A blog formerly known as Bookishness

By Charles Matthews

"Dazzled by so many and such marvelous inventions, the people of Macondo ... became indignant over the living images that the prosperous merchant Bruno Crespi projected in the theater with the lion-head ticket windows, for a character who had died and was buried in one film and for whose misfortune tears had been shed would reappear alive and transformed into an Arab in the next one. The audience, who had paid two cents apiece to share the difficulties of the actors, would not tolerate that outlandish fraud and they broke up the seats. The mayor, at the urging of Bruno Crespi, explained in a proclamation that the cinema was a machine of illusions that did not merit the emotional outbursts of the audience. With that discouraging explanation many ... decided not to return to the movies, considering that they already had too many troubles of their own to weep over the acted-out misfortunes of imaginary beings."
--Gabriel García Márquez, One Hundred Years of Solitude

Thursday, March 23, 2017

An Enemy of the People (Satyajit Ray, 1989)

Dhritiman Chatterjee and Soumitra Chatterjee in An Enemy of the People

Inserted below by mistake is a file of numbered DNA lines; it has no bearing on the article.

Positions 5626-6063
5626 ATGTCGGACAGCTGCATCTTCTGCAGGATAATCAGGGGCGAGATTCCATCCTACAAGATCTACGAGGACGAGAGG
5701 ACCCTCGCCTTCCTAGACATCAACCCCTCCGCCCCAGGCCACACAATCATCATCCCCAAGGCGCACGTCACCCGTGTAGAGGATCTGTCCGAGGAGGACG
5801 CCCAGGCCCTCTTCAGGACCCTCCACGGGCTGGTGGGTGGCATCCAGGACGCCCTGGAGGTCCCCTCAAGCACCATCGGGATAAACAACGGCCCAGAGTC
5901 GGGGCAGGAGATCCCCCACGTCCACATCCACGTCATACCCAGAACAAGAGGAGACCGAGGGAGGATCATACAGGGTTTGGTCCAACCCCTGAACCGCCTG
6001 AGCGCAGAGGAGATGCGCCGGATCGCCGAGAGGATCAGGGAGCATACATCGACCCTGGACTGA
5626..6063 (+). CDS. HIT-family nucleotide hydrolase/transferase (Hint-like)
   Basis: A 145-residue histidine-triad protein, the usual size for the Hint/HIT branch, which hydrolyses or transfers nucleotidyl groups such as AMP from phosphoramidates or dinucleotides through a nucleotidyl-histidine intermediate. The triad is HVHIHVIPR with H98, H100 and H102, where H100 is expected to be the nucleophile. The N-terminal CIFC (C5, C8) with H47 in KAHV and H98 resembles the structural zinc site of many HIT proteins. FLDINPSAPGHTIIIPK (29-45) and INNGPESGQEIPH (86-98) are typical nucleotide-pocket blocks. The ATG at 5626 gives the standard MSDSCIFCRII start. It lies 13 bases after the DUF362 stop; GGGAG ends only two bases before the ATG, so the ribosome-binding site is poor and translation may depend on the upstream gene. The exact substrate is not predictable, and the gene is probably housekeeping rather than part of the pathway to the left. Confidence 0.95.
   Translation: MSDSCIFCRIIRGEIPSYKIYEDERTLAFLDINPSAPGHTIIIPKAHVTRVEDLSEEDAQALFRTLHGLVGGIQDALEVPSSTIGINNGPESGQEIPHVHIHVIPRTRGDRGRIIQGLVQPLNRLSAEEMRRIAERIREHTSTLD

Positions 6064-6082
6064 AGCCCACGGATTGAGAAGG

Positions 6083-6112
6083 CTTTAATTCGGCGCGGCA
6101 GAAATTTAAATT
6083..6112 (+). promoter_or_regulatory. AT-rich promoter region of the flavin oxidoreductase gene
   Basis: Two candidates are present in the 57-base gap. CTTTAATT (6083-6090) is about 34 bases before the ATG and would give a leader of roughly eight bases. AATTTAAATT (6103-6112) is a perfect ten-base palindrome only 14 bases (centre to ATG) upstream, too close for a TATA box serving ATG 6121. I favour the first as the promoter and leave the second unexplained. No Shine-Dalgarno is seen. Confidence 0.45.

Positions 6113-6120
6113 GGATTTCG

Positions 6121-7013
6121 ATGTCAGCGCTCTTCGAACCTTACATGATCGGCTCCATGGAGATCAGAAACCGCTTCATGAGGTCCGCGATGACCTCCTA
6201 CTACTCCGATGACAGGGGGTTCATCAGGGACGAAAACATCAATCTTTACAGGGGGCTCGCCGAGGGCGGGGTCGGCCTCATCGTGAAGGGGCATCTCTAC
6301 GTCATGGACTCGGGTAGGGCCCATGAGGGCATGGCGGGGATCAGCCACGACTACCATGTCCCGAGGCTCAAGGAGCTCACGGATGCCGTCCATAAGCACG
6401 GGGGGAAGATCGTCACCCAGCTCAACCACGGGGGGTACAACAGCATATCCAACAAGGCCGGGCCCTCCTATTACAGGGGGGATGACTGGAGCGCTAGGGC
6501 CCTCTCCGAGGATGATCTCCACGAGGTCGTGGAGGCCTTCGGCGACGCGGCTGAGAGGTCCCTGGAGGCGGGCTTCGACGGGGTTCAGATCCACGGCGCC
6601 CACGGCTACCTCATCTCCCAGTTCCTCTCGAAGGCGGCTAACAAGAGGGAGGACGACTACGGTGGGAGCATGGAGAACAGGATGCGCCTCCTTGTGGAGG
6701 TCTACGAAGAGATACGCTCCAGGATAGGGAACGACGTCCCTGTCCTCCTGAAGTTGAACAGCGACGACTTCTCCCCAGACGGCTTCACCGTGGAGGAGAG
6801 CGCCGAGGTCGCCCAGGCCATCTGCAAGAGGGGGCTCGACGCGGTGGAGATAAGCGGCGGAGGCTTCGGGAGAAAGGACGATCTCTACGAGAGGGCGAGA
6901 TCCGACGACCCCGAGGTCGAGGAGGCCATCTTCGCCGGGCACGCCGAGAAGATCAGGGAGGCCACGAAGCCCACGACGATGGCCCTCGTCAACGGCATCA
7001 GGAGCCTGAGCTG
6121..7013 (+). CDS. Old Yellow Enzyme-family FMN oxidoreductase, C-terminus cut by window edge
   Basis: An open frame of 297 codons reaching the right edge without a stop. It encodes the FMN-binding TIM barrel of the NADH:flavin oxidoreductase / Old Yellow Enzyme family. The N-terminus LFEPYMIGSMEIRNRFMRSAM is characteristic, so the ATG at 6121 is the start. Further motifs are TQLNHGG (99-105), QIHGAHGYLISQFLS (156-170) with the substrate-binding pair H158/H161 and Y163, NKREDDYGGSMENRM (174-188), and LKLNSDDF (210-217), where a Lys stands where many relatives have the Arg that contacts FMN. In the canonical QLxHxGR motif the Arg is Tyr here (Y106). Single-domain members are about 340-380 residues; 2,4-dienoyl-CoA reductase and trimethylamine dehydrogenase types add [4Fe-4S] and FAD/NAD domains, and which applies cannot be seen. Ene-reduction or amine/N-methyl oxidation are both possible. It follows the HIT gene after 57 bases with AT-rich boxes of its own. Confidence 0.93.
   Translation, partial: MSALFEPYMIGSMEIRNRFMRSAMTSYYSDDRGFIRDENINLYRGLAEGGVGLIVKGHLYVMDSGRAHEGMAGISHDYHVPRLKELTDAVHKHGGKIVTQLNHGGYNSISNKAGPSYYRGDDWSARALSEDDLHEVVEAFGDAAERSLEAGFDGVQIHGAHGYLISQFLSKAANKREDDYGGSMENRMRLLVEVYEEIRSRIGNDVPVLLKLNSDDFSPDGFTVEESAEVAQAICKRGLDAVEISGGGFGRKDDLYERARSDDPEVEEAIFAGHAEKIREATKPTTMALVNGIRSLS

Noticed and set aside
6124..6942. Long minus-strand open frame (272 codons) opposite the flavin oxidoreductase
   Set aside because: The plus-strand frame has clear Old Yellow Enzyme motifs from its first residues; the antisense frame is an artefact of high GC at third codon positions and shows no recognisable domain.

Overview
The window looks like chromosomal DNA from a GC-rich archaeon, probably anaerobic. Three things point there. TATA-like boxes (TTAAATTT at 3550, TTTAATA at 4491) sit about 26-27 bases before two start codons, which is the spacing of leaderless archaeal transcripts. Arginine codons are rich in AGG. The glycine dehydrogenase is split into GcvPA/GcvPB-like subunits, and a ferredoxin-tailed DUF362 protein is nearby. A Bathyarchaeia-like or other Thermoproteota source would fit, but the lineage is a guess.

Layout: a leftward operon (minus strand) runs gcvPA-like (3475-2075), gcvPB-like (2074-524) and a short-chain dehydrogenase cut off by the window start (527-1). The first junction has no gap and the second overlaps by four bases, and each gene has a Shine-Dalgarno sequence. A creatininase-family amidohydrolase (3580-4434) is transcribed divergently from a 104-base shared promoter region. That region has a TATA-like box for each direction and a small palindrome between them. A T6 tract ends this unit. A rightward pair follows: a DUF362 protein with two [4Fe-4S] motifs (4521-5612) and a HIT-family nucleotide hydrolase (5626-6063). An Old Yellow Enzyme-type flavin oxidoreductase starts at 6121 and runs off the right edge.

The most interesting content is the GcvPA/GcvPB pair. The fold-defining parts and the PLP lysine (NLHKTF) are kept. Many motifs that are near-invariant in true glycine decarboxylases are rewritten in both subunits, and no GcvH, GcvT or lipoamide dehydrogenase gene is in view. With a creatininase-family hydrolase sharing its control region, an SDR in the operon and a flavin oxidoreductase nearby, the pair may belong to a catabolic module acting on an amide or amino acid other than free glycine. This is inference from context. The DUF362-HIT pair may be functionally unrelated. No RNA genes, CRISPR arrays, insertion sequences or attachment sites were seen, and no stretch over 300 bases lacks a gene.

The phrase "enemy of the people" regained currency recently when the current president of the United States applied it to the news media. It's also the title of Henrik Ibsen's 1882 play about the persecution of a truth-teller, so let the irony fall where it may. Writer-director Satyajit Ray's adaptation of Ibsen's play is one of his last films, made three years before his death. His health had been severely weakened by a heart attack in 1983, and his consequent lack of vigor shows in the film's static character: limited camera movements and a restriction to only a few sets, mostly interiors. It's very much a filmed play -- even in the final scene we hear but don't see the crowds outside proclaiming their support of Dr. Gupta (Soumitra Chatterjee). Ray's screenplay follows Ibsen in general outline, while shifting the scene from a Norwegian town to an Indian one. The title character, Dr. Ashok Gupta, is concerned about a sharp increase in diseases that are typically water-borne, such as hepatitis and cholera, so he sends a sample of the town's water, including that from the newly built Hindu temple, for analysis, and his suspicions are confirmed. He writes an article for the local newspaper explaining his findings and suggesting that the temple be closed until necessary water treatment measures are taken. But he is opposed in this by his own brother, Nishith (Dhritiman Chatterjee), the equivalent of the town's mayor, who fears that closing the temple will hurt the economy, especially with a festival approaching that is likely to attract religious pilgrims. Nishith enlists a priest from the temple to proclaim the water safe and pressures the newspaper's publisher into killing his brother's article. Dr. Gupta calls a town meeting, but it is taken over by Nishith, who even goes so far as to call his brother's faith into question. Religious fundamentalists attack the Guptas' home and the landlord asks the doctor to move; the doctor's daughter loses her job as a teacher, and his privileges in the local hospital are revoked. Ibsen's play ends with his Dr. Stockmann standing firm, with only his family's support, but Ray softens his film's ending with the off-camera sound of the rallying supporters of Dr. Gupta. It's not really a cop-out ending, however. Ray has shifted the focus of his film from Ibsen's attack on bureaucracy and capitalist privilege to one he believed more relevant to his country: the clash of science and religious fundamentalism. What saves Ray's An Enemy of the People from preachiness and its lack of cinematic finesse is the director's usual involvement in his characters and the deep conviction of his actors, particularly Soumitra Chatterjee, who made his film debut in The World of Apu (1959) and worked with Ray on more than a dozen films over the next three decades.

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